“There is no fear in love, but perfect love casts out fear.” This is one of my favorite verses but to be honest, it’s always bothered me. I loved the idea of it, but what does fear and love have to do with each other? What exactly does perfect love look like and how can love cast out fear? Megan recently had me watch a movie called Luca. I wasn’t really excited to watch it, but since my migraines had confined me to the couch, I decided to take advantage of the situation. Plus, it made a good excuse to cuddle with her. It’s a silly little cartoon about a sea monster and how he braves the world of humans. One of the themes repeating through it is fear. Fear of trying new things, of taking risks, of facing the unknown, of stepping out of his comfort zone. Fear of letting people see the real him. His friend wanted to try something new, and the little sea monster immediately started listing excuses of why he couldn’t. In response his friend told him that he had a Bruno in his head and needed to stop listening to him. That the only way to stop him was to yell, “Silencio Bruno!!” I’ve found that there are those of us that are plagued by Bruno in our heads. The “what ifs” take on a life of their own and follow us around whispering doubts in our ears. Telling us that we aren’t enough. That if people saw the real us, they’d laugh, or leave us, or think less of us. That safety comes from hiding and staying in our own little world. So, what does “there’s no fear in love” mean? And what kind of fear are we talking about? Fear of tight spaces, or spiders? Fear of dying? Fear of missing out on football?
At the end of the movie (spoiler alert) he ends up having to face his greatest fear. Showing everyone the real him, the sea monster. Of course, some of them gasped in horror, others shouted in anger. His family watched with bated breath afraid of what might come next. And then his friends stepped up on his behalf. Trusted people in the village came to his side and stood with him, not shrinking away from his scales or his tail. You can watch as the fear drains from his face to be replaced with confidence. His future is still unsure. The sea monster hunters still want to kill him, but he’s realized something more valuable than life itself. Love. He’s loved for who he is. The original word for fear in this verse is the same word we get phobia from. Meaning to dread, or terror. This isn’t just scared of the dark, this is a shake you to your core fear. One that threatens to completely destroy you. I believe love casts out fear in the sense that when someone loves you it gives you confidence. The ability to know that if you let your sea monster show they will still stand by your side. But I also believe that there is a much deeper meaning to this verse.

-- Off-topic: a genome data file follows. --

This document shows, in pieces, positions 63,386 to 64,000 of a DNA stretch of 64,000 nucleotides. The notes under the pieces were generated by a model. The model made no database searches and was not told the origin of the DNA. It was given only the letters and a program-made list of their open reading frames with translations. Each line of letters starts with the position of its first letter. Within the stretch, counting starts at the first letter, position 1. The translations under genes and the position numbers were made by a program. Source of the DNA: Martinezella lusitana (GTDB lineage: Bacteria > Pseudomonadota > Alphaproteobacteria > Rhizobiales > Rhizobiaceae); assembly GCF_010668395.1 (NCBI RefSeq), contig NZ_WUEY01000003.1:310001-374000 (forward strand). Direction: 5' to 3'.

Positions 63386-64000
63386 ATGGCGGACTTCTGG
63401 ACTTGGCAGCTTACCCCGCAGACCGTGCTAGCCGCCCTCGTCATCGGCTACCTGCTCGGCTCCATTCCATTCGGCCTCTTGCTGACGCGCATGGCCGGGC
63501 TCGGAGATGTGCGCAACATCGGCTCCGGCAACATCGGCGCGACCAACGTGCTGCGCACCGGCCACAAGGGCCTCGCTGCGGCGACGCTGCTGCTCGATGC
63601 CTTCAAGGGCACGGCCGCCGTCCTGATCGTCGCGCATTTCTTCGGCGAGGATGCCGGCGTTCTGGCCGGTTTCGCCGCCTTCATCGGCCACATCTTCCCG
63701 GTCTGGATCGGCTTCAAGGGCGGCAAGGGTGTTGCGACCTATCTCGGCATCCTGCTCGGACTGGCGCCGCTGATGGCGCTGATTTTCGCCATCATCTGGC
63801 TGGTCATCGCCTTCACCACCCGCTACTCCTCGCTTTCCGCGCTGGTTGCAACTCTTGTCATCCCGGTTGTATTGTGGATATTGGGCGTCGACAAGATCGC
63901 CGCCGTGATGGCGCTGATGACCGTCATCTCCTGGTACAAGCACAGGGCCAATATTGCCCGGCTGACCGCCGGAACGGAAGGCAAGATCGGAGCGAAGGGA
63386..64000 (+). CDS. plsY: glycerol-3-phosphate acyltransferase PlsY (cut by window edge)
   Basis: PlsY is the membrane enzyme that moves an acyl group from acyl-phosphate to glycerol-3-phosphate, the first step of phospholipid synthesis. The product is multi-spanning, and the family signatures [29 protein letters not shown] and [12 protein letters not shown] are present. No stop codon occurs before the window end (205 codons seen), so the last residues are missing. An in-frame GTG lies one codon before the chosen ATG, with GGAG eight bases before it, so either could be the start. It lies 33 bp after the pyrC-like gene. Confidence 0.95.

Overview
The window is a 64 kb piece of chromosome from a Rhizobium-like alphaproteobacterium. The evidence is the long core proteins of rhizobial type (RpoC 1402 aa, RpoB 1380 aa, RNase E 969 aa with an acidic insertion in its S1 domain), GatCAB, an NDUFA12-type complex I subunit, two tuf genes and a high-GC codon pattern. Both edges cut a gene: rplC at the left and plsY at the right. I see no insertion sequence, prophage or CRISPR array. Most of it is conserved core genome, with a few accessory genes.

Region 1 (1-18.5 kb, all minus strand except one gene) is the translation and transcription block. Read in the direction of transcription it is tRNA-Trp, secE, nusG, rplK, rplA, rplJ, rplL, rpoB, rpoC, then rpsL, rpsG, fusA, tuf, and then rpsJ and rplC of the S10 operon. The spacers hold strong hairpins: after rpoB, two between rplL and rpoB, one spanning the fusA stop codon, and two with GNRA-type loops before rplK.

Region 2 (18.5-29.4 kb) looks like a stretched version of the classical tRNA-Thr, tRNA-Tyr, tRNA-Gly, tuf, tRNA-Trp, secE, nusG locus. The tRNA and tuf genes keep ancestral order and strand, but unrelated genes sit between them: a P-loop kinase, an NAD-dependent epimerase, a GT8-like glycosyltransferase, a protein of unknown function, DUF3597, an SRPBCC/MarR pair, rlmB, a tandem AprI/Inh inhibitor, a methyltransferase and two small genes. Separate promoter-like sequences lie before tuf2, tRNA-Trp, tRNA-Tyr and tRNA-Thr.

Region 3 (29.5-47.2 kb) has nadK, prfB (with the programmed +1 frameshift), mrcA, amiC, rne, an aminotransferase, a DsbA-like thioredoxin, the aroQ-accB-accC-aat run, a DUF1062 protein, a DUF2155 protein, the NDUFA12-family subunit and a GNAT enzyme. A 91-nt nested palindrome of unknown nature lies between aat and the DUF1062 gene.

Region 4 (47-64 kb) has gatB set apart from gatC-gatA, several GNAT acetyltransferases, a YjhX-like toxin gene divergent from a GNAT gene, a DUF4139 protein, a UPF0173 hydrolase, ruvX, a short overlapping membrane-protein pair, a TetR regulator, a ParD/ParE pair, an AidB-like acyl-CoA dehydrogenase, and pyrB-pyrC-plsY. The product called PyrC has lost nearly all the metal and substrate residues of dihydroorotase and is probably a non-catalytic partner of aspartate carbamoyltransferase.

In Sunday school the other day we studied this passage, and for the first time in a while I read it in context. “Love has been perfected among us in this: that we may have boldness on the day of judgment; because as He is, so are we in this world. There is no fear in love; but perfect love casts out fear, because fear involves torment. But he who fears has not been made perfect in love.” 1 John 4:17-18 One of the things I’ve really started enjoying is looking at the original meaning of the words in scripture. There are so many words we use in our society that meant something different, even just a couple hundred years ago. For example, if you look up gentleman, its definition is – A man of gentle or noble birth or superior social position. When I say, “he’s a real gentleman,” I’ve never had anyone ask me who his daddy is or what position he holds. So, I decided to look up some of the words in these verses. One of the things I do when I’m doing my devotions is to rewrite the verse using some of the definitions of the original words. “Love has been completed among us in this way: that on the day of judgement we can have free and fearless confidence, cheerful courage; because as He is, so are we in this world. Therefore, there is no fear in love; love is completed and finished there is no reason to fear anymore because fear involves punishment. But he who fears has not been completed by love.” This isn’t talking about random fears, this is speaking directly to the fear of hell. Fear of separation and punishment from our actions. Freedom is living in the confidence of what Christ did on the cross. “For God so loved the world that He sent His one and only Son. That whosoever shall believe in Him shall not perish but have everlasting life.” I know without a shadow of a doubt that when this life is over, and I stand before God for judgement that Christ already paid for my sin. That the punishment for it is no longer required of me. That His perfect and complete love for me has given me the ability to say, “Oh death, where is your sting? Oh grave, where is your victory?” Or in other words, “Silencio, Bruno!!!”